Ann Conkle
Feb 27, 2012

Researchers isolate egg-producing stem cells from adult ovaries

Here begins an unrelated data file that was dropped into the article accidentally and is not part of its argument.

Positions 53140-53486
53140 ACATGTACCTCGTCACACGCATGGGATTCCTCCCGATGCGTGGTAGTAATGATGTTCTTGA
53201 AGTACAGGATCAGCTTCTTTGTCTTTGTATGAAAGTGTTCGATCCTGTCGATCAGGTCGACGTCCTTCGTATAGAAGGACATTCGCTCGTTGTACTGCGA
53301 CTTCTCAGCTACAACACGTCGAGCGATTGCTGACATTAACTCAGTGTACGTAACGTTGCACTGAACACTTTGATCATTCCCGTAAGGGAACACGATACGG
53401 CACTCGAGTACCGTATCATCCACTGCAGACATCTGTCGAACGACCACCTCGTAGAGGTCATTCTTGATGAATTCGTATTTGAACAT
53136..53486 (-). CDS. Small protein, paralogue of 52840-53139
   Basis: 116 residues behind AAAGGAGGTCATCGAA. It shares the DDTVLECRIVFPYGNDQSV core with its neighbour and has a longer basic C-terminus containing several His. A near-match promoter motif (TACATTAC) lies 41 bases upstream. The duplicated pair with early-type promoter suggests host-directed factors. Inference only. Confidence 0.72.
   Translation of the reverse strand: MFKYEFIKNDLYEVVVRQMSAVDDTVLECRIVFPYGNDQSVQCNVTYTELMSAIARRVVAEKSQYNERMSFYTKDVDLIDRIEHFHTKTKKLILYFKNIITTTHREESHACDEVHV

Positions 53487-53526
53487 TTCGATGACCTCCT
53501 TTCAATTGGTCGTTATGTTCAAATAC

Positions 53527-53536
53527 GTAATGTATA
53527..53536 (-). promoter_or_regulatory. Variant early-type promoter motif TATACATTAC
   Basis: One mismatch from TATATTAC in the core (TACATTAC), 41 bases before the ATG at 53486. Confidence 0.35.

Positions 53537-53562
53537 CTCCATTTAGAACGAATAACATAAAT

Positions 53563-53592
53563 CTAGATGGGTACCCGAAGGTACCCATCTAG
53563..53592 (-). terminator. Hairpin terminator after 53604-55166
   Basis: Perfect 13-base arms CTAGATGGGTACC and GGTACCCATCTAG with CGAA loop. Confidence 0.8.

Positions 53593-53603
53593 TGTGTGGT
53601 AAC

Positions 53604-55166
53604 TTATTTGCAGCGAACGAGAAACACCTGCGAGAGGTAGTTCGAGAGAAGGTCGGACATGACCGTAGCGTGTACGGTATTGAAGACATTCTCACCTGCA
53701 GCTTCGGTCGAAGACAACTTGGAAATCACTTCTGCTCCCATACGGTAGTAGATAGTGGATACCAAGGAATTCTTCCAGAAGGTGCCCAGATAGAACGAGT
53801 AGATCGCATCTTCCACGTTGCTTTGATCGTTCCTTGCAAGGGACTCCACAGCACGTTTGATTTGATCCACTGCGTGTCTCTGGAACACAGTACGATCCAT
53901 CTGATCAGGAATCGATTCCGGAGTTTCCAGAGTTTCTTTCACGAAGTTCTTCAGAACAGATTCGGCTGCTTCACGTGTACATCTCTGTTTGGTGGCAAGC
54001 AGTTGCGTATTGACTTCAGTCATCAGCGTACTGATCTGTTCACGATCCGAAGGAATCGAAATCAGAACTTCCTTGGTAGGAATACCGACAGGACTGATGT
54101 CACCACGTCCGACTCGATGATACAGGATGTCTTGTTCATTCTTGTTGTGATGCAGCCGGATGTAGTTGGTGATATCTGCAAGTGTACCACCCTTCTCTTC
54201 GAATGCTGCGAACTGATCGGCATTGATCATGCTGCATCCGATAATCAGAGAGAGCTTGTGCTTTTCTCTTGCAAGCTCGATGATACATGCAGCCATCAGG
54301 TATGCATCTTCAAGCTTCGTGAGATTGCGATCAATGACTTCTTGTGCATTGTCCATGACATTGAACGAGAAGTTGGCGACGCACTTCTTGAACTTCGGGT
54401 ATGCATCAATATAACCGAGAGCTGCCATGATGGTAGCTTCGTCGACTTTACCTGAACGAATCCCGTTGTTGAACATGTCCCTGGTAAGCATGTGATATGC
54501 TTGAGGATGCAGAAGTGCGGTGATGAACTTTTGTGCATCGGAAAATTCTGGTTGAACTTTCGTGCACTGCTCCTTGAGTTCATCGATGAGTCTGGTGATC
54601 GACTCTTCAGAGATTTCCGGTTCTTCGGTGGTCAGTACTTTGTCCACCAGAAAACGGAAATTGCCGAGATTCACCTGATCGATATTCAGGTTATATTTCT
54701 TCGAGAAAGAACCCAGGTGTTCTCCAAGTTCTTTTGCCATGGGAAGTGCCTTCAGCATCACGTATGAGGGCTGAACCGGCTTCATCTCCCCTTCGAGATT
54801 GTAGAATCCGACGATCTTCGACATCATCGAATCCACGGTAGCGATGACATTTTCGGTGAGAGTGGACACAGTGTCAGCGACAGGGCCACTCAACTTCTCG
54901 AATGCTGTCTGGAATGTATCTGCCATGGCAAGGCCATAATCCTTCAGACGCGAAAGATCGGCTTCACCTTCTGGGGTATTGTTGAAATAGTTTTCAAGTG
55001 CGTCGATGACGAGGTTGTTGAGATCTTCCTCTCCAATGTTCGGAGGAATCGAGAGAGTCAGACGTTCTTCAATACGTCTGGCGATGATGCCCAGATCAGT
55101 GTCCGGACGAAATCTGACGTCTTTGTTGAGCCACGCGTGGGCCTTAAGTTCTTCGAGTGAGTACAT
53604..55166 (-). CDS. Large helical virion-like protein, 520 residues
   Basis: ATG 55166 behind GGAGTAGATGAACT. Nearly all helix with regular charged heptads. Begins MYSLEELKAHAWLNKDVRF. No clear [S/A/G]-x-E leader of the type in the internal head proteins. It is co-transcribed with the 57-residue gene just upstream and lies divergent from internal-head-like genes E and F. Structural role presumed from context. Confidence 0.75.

For the first time, Massachusetts General Hospital (MGH) researchers have isolated egg-producing stem cells from the ovaries of reproductive age women and shown these cells can produce what appear to be normal egg cells or oocytes. In the March issue of Nature Medicine, the team reports the latest follow-up study to their now-landmark 2004 Nature paper that first suggested female mammals continue producing egg cells into adulthood. "The primary objective ... was to prove that oocyte-producing stem cells do in fact exist in the ovaries of women during reproductive life, which we feel this study demonstrates very clearly," says Jonathan Tilly, director of the Vincent Center for Reproductive Biology at MGH, who led the study. "The discovery of oocyte precursor cells in adult human ovaries ... opens the door for development of unprecedented technologies to overcome infertility in women and perhaps even delay the timing of ovarian failure."